“The frontier has driven the American imagination and economy,” said Brian Kempf. “The frontier is as important as every other place if not more so, it’s geographically larger and it’s a place in of itself.”
Kempf, along with his classmates at Rutgers University Bloustein School of Planning and Public Policy, sought to shine a spotlight on select frontier counties last semester. Their efforts have been published in “The Future of the Frontier: Water, Energy & Climate Change in America’s Most Remote Communities.”
Co-led by frontier advocates Dr. Frank Popper and Dr. Deborah Popper, the studio class created case studies for fifteen frontier counties to better understand the diverse issues facing the most remote areas of the nation regarding climate change, water availability and quality, as well as energy production and distribution.
The project, and subsequent published report, was in partnership with the National Center of Frontier Communities (NCFC), a research and advocacy organization dedicated to improving the health and quality of life in frontier America.
Over 46% of the United States land area is designated as level two of the Frontier and Remote Area Code (FAR2) methodology. FAR2 zip code areas have populations living at least 60 minutes away from urban areas of at least 50,000 people and at least 45 minutes from urban areas of 25,000 to 49,999 people. An estimated 5.6 million people live in these areas. The studio students focused their efforts on frontier counties with a FAR2 designation; typically, with fewer than seven people per square mile.
Deborah Popper said, “This project offers real-world experience for our students to see the way these frontier counties have develop and the policies that have shaped them. Our students learn the implication of the urban policies they will create can have a serious, and perhaps unintended, impact in frontier and remote areas.”
The seven students, who sought their Masters of City and Regional Planning, who authored the case study report included: Glen Davis, Michael Borsellino, Brian Kempf, Tian Ruan, Holly Sullinger, Sonia Szczesna, and Denis Teoman. The studio class, Exploring the American Frontier, was part of the required two semesters of real-world planning experience required for complete their degree.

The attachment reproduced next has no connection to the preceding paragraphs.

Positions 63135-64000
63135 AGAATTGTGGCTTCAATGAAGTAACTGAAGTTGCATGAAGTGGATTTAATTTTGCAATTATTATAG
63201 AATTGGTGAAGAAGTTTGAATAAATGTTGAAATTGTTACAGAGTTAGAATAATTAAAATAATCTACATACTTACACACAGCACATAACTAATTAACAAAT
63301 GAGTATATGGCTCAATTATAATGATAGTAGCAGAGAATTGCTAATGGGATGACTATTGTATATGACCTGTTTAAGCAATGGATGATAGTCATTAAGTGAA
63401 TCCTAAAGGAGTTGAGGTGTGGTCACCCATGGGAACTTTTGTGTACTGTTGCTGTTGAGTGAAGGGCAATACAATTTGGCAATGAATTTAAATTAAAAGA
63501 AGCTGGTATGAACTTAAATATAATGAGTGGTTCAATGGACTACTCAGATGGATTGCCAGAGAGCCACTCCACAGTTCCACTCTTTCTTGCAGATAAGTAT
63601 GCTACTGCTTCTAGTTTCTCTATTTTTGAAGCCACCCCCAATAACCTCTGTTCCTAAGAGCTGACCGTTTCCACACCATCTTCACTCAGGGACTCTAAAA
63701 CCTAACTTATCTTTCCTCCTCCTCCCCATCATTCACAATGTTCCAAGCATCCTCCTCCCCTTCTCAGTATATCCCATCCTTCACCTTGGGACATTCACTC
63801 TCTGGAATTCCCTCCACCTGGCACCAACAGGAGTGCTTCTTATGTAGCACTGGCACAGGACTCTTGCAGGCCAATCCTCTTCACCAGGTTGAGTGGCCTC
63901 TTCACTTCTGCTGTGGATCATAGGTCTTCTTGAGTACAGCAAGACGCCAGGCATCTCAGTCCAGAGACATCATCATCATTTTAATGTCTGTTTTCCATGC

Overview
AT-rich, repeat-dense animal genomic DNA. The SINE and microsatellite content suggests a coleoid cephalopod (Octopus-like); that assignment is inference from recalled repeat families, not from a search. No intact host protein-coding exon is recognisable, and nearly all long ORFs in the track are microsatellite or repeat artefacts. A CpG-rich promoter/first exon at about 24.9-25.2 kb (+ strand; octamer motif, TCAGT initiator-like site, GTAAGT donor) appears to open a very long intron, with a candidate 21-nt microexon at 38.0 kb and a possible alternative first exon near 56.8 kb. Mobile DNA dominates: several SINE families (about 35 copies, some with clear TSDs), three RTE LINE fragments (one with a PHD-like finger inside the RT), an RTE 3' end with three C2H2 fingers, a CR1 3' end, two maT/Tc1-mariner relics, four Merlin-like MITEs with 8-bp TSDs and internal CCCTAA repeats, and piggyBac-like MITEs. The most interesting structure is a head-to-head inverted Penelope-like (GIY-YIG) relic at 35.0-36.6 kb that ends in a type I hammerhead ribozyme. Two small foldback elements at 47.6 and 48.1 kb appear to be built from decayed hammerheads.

NCFC Director, Susan Wilger said, “Frontier economies are often dependent on a handful of industries leaving them much more vulnerable to political, environmental and economic shifts. This report takes a close look at 15 frontier counties and unveils factors that contribute to their unique resiliency as well as their unique challenges. One challenge NCFC is particularly interested in is how climate change can impact frontier economies.”
“Water is the issue of the century,” said Caroline Ford, NCFC President who resides in the frontier community of Truckee, CA. “Water is the biggest driver of frontier issues, and the county reports on agriculture was the biggest theme, and that is driven by water and access to water.”
Each frontier county has specific issues with water, including availability, accessibility or management. Many counties’ water issues included water treaties, or state and Federal regulations that were beyond their control.
Colorado’s Costilla County had its wells run dry in 2006, but through planning, new regulations and incentives to agriculturists decreased overall water consumption and saw the wells replenished. Minnesota’s Aitkin County grappled with the water issue in a different way, dealing with invasive species which threaten its native fish population, the walleye, that the fishing and tourism industry depend. Numerous regulations and laws impact the sport fishing quotas that drive the local economy.
Other counties are confronting energy issues, like Arizona’s Navajo County seeking new economic opportunities as it largest employer, the Kayanta coal mine, closes this year. Some counties deal with access to energy, like Texas’ Presidio County where a single powerline that stretches 60 miles, and prone to frequent power outages, required the installation of the largest storage battery in the United States to assure the residents had stable access to electricity.
The students were asked to make suggestions on policy changes for the communities they studied, but ultimately declined, because, as Sonia Szczesna explained, “as a group we agreed that we could do all the research, but the people that know how to deal with the problems are the people that live in those communities.”
Frank Popper has hopes for the publication, “This study could help local and state governments to develop new approaches to the frontier.” He also added, “For any small errors we apologize for the misunderstanding and please contact NCFC as we are happy to update information”
Borsellino did offer one thought on his time in the studio class, “My only recommendation is for frontier counties to continue acting as incubators for new ideas, because that will keep bringing in investment into their region as they lead the nation in innovation, as they have always done.”
The FAR2 counties focused on in the report include: Aitkin County, MN; Bethal Census Area, AK; Costilla County, CO; Curry County, OR; Del Norte County, CA; Emery County, UT; Esmeralda County, NV; McKenzie, ND; Navajo County, AZ; Park County, WY; Presidio County, TX; Richland, MT; Rio Grande, CO; Wichita, KS; and Yukon-Koyukuk Census Area, AK.
Click here to download “The Future of the Frontier: Water, Energy & Climate Change in America’s Most Remote Communities”.